The Cement Garden Summary & Study Guide

This Study Guide consists of approximately 32 pages of chapter summaries, quotes, character analysis, themes, and more - everything you need to sharpen your knowledge of The Cement Garden.
This section contains 530 words
(approx. 2 pages at 400 words per page)
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The Cement Garden Summary & Study Guide Description

The Cement Garden Summary & Study Guide includes comprehensive information and analysis to help you understand the book. This study guide contains the following sections:

This detailed literature summary also contains Topics for Discussion and a Free Quiz on The Cement Garden by Ian McEwan.

The Cement Garden is the story of a mother and father's death and the children's dysfunctional attempts to cope with their loss. The story begins with Father, Mother, and their four children, Julie, Jack, Sue and little Tom living together. Things are well, for the most part, although Jack, the narrator, is somewhat isolated from the rest of his family, feeling distant from his father and fighting with his mother and Julie, along with harassing Tom for attention from the others.

When Father dies, Mother and the children are left alone. The family is already isolated from the rest of the community; they have few friends and no one visits the house. Mother grows sick and only the children know. She tells Julie she is going to die but the two of them hide it from Jack, Sue and Tom until it is too late for her to tell them. Jack and Julie must now take care of the family and prevent the authorities from splitting them up.

Jack and Julie decide that they cannot have a public funeral or bury Mother outside, as either would invite suspicion so Jack gets the idea to bury Mother in a trunk and fill it with cement so that no one will ever know. Julie agrees and they follow through with the plan. These events comprise the first five chapters, Part I of the book.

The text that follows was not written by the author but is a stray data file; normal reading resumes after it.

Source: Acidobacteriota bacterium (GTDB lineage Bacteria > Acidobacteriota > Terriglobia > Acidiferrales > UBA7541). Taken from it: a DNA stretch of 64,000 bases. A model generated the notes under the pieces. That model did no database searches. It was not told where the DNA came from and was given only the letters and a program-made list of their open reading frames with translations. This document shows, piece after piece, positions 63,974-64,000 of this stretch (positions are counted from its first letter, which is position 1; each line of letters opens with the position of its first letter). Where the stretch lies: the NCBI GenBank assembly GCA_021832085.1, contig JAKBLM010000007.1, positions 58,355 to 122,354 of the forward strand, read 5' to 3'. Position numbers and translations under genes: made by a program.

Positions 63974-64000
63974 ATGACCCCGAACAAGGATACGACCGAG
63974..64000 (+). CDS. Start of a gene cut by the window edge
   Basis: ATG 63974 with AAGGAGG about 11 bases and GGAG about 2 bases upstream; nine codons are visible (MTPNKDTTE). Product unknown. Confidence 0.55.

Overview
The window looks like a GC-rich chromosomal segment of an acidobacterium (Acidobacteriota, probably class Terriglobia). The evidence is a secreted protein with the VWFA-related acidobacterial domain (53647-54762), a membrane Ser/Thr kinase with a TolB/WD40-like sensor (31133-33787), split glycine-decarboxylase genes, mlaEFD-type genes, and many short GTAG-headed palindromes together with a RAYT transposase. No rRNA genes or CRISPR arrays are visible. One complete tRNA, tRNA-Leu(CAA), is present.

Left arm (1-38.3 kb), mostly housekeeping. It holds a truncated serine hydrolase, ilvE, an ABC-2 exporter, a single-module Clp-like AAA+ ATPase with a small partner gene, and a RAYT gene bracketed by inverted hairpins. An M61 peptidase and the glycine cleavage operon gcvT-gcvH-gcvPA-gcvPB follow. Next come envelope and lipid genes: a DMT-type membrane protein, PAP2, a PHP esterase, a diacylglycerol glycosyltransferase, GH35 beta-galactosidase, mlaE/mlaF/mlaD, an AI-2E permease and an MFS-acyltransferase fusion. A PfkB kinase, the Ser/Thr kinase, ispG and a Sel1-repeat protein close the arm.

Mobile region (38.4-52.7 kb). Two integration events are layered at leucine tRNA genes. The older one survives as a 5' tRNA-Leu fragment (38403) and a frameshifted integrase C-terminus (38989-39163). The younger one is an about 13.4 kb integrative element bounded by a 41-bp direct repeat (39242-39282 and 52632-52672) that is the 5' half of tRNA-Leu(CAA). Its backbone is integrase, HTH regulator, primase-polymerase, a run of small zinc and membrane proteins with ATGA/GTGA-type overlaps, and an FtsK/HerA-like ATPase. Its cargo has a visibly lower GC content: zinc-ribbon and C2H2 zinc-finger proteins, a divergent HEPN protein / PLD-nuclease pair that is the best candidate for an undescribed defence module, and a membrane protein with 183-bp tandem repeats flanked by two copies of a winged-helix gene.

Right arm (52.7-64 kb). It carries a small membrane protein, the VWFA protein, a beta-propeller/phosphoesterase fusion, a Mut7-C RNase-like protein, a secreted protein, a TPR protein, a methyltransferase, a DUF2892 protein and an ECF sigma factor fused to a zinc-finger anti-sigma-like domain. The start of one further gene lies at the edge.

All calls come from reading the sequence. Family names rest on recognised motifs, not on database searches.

Part II is the story of the dysfunctional relationships and coping mechanisms the children use to deal with their problems. Tom reverts to acting like a baby after a brief stint wanting to be a girl. He acts this way to become as dependent as possible on Julie and attract all of the attention he can from her. Sue journals and reads obsessively while developing the same close emotional friendship with Julie that Julie had with Mother. Jack acts out, takes poor care of himself hygienically and becomes increasingly emotionally isolated. His attraction to Julie increases and he finds himself jealous of the other emotional bonds in the family.

Julie, however, appears the most dysfunctional. She develops a strange romantic relationship with a man much older than she is, Derek. She will not let Derek touch her but loves spending time with him and she will not connect with him emotionally or tell him about Mother. Jack is intimidated by Derek and dislikes him and Julie and Jack have conflicts about it.

However, it later becomes clear as Derek starts to poke around the house and ask probing questions about the cellar and the trunk that Julie is not as interested in him as she appears. Instead, she reciprocates Jack's attraction to her. The book climaxes as she becomes sexually intimate with Jack. When Derek walks in he is horrified and runs down to the basement to break open the concrete hiding Mother. Then he reports the family to the authorities. As the authorities arrive, Jack, Julie, Sue and Tom are all sitting on the bed, talking, for the first time, about their fond memories of Mother. Only on the last page does the dysfunction begin to end and the real grieving process begins.

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This section contains 530 words
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